A pair of thick, long pants is an absolute minimum, but regular clothing won't exactly do the job. A standard pair of jeans only protect you in a crash for 0.6 seconds according to the TAC, as opposed to 3.1 seconds with highly rated pants. Your knees and hips will definitely thank you for wearing the right gear.
If you've been dreading the thought of riding with leather pants then put your mind at ease. The latest riding pants look just like a pair of regular denim jeans while still providing unreal protection. Denim Pants for motorcycles come in most of the familiar styles of normal jeans, so they can easily double as casual clothes for wherever you're trekking out.
Our guide on buying motorcycle pants provides a more in-depth look at the subject.
Since our ankle bones aren't covered by ordinary sneakers or tennis shoes, you'll need something on your feet that covers those precious bones. Your feet will also be close to the exhaust pipes and wheels, so any slips put you at risk of catching a sharp burn.
It doesn't have to be anything too fancy. While there are specially made motorcycle shoes, ankle boots or a pair of heavy work boots will still do the job. So long as they stay securely on the pedals and have nice, thick padding you'll be good to go.
If you want to take things a step further, riding gloves are a great way to keep your hands protected and maintain your grip. In an accident, you'll naturally stick out your hands, which can have gnarly results without protection.
Leather gloves provide the best overall protection, while summer gloves made with mesh produce airflow to minimize hand sweat.
armor pockets are essential for any rider. These will be included in any riding pants and jackets worth their salt. Slipping armor pieces over your joints and fragile body parts will give them some much-needed impact protection.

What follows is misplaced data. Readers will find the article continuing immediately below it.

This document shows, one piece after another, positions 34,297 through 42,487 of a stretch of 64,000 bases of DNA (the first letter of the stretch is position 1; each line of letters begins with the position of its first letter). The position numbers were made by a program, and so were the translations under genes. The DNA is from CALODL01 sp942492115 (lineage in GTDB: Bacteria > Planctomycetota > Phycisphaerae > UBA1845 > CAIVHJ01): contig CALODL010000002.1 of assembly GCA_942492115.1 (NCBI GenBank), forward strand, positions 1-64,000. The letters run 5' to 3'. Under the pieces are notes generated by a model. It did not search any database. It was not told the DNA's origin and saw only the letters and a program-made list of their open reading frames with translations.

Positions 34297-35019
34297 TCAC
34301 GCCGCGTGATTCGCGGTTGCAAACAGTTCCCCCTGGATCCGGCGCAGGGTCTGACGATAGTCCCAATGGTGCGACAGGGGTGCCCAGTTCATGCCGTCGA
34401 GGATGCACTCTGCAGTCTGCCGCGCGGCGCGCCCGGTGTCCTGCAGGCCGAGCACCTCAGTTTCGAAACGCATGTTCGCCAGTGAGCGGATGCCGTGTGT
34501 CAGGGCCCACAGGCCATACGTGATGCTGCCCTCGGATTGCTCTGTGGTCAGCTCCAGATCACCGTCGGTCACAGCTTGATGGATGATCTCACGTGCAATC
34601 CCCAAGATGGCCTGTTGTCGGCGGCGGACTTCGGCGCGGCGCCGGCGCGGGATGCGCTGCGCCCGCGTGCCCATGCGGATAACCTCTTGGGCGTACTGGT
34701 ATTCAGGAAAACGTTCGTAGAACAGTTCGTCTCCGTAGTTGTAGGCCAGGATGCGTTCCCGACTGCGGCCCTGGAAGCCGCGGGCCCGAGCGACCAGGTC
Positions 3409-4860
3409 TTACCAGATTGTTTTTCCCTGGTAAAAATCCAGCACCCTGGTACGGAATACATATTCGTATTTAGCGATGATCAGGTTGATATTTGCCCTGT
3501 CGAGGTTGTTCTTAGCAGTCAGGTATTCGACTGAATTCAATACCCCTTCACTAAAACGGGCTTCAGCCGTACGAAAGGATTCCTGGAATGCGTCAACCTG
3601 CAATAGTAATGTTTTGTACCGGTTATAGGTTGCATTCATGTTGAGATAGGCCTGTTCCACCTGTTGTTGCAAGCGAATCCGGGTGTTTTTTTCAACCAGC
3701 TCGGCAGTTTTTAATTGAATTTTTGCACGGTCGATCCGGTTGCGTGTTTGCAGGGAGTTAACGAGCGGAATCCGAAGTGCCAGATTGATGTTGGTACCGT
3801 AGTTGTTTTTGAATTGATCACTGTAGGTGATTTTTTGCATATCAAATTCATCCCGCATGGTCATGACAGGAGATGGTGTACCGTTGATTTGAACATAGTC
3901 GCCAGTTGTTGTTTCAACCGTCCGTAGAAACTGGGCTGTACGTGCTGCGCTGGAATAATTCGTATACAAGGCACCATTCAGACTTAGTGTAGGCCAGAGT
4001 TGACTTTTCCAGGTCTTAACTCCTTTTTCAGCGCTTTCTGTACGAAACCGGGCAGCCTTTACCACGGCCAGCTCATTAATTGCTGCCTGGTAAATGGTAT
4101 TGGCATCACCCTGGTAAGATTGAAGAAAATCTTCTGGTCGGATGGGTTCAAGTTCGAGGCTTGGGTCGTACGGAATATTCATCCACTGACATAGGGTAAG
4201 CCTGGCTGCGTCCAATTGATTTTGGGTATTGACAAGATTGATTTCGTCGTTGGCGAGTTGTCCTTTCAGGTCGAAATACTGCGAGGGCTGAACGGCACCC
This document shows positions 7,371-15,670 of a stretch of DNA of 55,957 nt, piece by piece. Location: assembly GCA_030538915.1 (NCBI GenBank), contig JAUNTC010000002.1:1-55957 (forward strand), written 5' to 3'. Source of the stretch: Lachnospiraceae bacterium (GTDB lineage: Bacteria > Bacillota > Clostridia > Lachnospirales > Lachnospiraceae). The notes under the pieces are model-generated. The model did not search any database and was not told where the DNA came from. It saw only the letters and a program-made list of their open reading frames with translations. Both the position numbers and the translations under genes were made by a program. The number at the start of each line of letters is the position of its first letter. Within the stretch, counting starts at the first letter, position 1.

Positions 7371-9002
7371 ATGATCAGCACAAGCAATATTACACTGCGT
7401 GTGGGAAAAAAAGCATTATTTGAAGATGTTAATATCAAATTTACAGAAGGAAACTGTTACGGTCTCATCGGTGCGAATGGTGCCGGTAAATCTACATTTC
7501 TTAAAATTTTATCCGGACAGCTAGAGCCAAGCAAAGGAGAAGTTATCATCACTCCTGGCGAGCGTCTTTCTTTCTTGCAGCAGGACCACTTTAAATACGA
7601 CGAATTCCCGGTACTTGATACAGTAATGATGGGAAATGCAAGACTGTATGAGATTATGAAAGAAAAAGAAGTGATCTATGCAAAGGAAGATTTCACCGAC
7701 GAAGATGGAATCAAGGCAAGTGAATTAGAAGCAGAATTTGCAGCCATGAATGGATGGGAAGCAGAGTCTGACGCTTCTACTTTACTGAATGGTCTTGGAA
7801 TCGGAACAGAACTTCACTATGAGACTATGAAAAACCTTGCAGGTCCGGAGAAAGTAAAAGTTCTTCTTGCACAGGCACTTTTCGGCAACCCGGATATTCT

You can check out the range of motorcycle accessories on our website.
Getting on the bike is less straightforward than it might seem. If the passenger mounts without warning it might cause the driver to fall over, so communicate with them exactly how you'll get on.
This will include things like which side you're coming from, whether you can use their body to steady yourself, and if you're going to use the foot peg as a step or just swing your leg over. You also need an established way for your driver to confirm they're ready for you to jump on. All this applies to the dismount as well.
Your driver should show you how to rest your feet in the foot pedals and keep them away from the exhaust pipes. At a stop, you'll be tempted to put your foot on the ground, but the driver should be able to support the bike without your help. It's best to go over this beforehand so you both know what the other will do at a stop.
It's important to never ride on a bike without passenger foot pegs. You might find yourself in a situation where pegs are in place for the driver but not the passenger, which is extremely dangerous.
If your feet are dangling then you can't brace yourself during stops, and your ankles are exposed to both the fast-turning wheels and hot exhaust pipes. Even sharing foot pegs with the driver will give them trouble shifting properly, because the gear lever is usually located near the footpeg.
A good passenger is one that's unobtrusive to the rider. Any sudden movement in the back will not only surprise the driver but potentially cause them to lose balance. Unlike riding in a car, momentum and balance are extremely important in motorcycling.
It can be tricky to sit still, especially on a long ride, so make sure you're comfortable from the start. When you first mount the bike, put yourself in a position that feels good and won't require much adjusting.
Being comfortable is beneficial to your safety on a motorcycle. If you or your driver aren't in a relaxed position it will divert your attention from the road. Wearing comfy clothes and getting yourself into a nice, natural sitting position is a good start.
Although it doesn't happen to most people, you may feel itchiness while sitting on a motorcycle. Strangely enough, it's often the vibration of the bike that causes it by stimulating circulation in your body that leads to itches.
Odds are it won't happen to you, but just be aware that it's totally normal. If it becomes so uncomfortable that you can't sit still, let your driver know so they can pull over and let you take a break.
You're probably quite comfortable with the other person on the bike, so hopefully, you don't mind getting cozy. You'll need to sit very close to your driver to be in tune with their body movements and react as they react.